Findings, music, and occasional reflections by Paul Woodward

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We can’t plant or log our way out of climate change

Danna Smith writes:

CNN published an opinion piece on Feb. 10 with the headline, “Plant trees, sure. But to save the climate, we should also cut them down.” This piece omitted some vital facts and science.

While the piece did not call for a broad expansion of logging, I think it’s important for readers to understand these facts.

Industrial logging and wood production are major drivers of climate disruption. The US is the world’s largest consumer and producer of wood products, according to data from 2015. Due to the intensity of logging, the rate and scale of forest destruction in the Southeastern US is estimated to be four times that of South American rainforests.

When a forest is logged, carbon that would otherwise have been stored in the forest is emitted. Wood does store carbon even after it is chopped down, but much of that is lost into the atmosphere in the manufacturing process, when wood is used as building material, chopped into plywood, or turned into wood pellets; more is lost when wood is burned as fuel. Logging is the largest source of carbon emissions from US forests, according to research published in 2016, with the largest amounts coming from the Southeastern US.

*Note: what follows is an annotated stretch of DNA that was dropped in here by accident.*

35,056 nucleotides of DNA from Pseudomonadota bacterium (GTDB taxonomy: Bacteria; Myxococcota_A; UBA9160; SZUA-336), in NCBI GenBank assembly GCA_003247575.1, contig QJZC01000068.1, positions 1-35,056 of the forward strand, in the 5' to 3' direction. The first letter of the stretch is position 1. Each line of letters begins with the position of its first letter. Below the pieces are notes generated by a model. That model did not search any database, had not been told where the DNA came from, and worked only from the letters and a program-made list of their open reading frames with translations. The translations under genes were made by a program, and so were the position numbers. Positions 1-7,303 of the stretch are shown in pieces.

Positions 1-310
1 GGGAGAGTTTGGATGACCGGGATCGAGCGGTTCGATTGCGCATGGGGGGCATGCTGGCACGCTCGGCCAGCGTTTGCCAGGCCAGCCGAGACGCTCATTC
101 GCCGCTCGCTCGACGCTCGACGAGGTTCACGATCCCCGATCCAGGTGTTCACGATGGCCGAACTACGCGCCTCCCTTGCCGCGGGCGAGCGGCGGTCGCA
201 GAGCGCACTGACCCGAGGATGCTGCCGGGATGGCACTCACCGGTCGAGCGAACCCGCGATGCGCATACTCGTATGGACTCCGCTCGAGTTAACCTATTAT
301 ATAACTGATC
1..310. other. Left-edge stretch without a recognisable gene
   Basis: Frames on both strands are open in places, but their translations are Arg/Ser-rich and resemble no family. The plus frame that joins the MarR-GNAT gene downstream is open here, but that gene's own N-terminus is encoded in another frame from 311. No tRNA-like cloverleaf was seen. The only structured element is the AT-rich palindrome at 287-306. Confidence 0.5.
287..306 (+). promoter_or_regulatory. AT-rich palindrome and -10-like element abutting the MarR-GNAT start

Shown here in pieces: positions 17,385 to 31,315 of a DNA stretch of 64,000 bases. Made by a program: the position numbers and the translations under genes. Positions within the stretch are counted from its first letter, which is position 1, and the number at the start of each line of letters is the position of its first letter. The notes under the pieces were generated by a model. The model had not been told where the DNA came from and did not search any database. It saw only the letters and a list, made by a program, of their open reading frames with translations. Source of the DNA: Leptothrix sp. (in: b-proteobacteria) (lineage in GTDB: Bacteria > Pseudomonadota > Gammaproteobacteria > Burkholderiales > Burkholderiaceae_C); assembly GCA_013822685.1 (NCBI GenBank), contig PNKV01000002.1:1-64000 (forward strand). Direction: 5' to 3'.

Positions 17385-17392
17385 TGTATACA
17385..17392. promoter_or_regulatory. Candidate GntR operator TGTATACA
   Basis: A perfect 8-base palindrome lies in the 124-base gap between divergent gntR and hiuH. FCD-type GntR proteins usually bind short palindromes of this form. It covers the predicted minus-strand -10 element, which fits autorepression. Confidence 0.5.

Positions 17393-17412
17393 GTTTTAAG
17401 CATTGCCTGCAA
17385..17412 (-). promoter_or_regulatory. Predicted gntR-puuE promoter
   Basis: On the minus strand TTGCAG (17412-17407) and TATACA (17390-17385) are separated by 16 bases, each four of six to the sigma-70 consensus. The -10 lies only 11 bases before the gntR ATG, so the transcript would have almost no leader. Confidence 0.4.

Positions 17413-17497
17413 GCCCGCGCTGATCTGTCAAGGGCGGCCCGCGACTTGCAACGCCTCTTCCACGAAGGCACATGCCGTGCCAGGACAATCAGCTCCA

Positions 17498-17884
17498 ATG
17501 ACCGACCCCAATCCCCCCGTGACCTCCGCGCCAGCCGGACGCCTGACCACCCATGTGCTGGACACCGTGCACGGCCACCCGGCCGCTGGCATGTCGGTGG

Yet, there is a concerted effort to distract the public from this fact and focus attention instead on planting trees and expanding our consumption of wood as a “natural climate solution.”

First of all, planting trees is a poor substitute for protecting existing forests when it comes to solving the climate crisis. Natural forests are best at soaking up carbon from the atmosphere and the older a forest, the more carbon it can absorb and store, if left standing. [Continue reading…]

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